May day, a great milestone in the lives of workers, began in 1886 in USA, where capitalists extracted work for 20 hours while squeezing their blood. Workers were treated as slaves. No longer had it continued as labourers revolted against the managements in Chicago.
At last their agitation for rights saw the light of the day and since then that day had turned out to be May day. But not before the striking workers were subjected to cruelty, police tyranny and bullets. Blood flowed in torrents but the martyrs’ protest did not go unnoticed. Red flag was hoisted by the victors and ended the workers’ slavery.
Chicago workers’ victory became a role model for all around the globe. It set the tone for continuing a united battle opposed to the management’s oppressive tactics. It remained as a red letter day in the history. Chicago became a torch-bearer. But before that the clashes claimed a constable’s life, which led to beheading of four labour leaders.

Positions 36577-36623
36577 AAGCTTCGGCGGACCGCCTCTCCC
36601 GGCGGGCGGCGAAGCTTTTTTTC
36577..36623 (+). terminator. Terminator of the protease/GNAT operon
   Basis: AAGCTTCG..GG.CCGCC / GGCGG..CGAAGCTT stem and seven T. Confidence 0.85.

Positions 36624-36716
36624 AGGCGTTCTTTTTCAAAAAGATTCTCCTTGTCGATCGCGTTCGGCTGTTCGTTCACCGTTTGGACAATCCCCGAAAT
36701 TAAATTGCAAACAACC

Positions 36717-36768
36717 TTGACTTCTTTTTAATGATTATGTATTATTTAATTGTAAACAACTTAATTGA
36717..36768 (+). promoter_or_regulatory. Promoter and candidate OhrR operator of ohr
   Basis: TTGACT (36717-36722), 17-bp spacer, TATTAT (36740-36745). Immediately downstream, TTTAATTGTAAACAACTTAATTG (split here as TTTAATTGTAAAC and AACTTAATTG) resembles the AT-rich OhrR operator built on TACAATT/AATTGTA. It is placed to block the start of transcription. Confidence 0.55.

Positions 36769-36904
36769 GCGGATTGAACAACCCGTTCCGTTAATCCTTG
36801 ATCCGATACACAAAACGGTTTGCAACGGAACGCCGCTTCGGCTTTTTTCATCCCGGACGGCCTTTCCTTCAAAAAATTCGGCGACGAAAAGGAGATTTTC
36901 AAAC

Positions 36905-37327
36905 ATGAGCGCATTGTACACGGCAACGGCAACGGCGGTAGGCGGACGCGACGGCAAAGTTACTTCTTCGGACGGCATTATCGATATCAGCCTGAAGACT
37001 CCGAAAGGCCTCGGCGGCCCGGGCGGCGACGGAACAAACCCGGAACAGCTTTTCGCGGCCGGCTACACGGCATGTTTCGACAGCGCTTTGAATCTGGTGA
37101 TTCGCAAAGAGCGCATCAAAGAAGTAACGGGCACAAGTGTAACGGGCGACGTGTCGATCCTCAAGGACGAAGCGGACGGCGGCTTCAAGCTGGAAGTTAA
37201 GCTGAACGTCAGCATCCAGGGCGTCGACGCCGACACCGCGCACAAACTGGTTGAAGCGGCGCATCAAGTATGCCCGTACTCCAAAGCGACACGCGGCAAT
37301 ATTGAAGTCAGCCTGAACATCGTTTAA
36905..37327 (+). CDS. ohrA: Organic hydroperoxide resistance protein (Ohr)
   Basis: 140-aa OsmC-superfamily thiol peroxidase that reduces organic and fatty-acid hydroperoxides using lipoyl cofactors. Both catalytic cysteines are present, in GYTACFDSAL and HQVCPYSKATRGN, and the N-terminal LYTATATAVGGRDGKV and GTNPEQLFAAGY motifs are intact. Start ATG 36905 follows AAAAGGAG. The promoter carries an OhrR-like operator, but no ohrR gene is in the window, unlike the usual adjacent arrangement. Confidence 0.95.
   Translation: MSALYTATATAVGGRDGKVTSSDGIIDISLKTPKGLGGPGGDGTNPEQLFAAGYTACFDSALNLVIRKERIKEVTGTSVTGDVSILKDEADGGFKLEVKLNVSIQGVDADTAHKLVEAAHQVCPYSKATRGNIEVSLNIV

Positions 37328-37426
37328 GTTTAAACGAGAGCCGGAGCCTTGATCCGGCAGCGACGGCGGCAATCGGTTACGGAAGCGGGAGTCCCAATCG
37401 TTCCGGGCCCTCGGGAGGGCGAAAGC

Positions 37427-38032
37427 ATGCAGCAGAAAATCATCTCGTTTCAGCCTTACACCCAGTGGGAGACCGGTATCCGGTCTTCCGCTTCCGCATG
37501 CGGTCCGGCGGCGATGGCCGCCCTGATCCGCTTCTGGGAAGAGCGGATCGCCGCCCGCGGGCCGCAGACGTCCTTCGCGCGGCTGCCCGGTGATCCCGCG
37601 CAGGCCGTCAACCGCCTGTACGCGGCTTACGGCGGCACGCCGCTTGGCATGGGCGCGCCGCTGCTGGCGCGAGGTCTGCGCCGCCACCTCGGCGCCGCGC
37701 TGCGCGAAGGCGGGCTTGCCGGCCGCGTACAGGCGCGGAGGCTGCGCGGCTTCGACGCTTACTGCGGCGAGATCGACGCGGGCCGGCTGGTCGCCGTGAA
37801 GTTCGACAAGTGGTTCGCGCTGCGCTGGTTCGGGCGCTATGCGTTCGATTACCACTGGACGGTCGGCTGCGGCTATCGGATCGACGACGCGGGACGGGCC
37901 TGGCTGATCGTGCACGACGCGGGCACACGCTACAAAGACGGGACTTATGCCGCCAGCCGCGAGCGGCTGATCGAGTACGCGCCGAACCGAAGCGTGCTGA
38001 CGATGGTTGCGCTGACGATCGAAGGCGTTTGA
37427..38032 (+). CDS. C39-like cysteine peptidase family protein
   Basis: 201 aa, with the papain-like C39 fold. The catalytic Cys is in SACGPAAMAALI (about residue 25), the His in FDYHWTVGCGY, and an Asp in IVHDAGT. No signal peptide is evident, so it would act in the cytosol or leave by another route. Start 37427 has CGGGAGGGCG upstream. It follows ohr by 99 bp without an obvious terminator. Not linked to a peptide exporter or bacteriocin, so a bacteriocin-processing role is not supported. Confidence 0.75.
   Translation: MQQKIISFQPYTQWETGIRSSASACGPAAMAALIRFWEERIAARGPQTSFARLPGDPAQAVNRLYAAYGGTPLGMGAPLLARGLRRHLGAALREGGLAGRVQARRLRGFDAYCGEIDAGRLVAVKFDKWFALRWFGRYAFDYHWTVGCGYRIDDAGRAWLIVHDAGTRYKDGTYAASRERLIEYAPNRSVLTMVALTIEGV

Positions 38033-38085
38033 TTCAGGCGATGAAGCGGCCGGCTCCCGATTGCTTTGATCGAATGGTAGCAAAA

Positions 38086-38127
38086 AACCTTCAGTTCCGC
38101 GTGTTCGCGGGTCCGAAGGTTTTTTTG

The event sparked off a furore across the world and resulted in achieving eight hours duty, pay hike and movements for job security. It also paved the way for installation of first ever socialist government in Russia in 1917. India celebrated the first May day in Madras in 1923.
FALL OF SOVIET UNION
Unfortunately the fall of Sovet Union in 1991 gave scope for a complex situation in which the hard earned movement began to suffer. And once again difficult days commenced. The opportunistic managements under the pretext of progress, development and equality attacked the workers’ unions. Global recession turned out to be a great setback to job security.
Trade unions also tasted several divisions led by different self-centred leaders which by and large weakened the once strong movement. Minimum rights were ignored in India too. Unorganised sector began reeling without a security cover. Working days too increased indiscriminately. Once again the working class had been driven to a predicament and coerced to fight for their minimum rights, wages and employment security.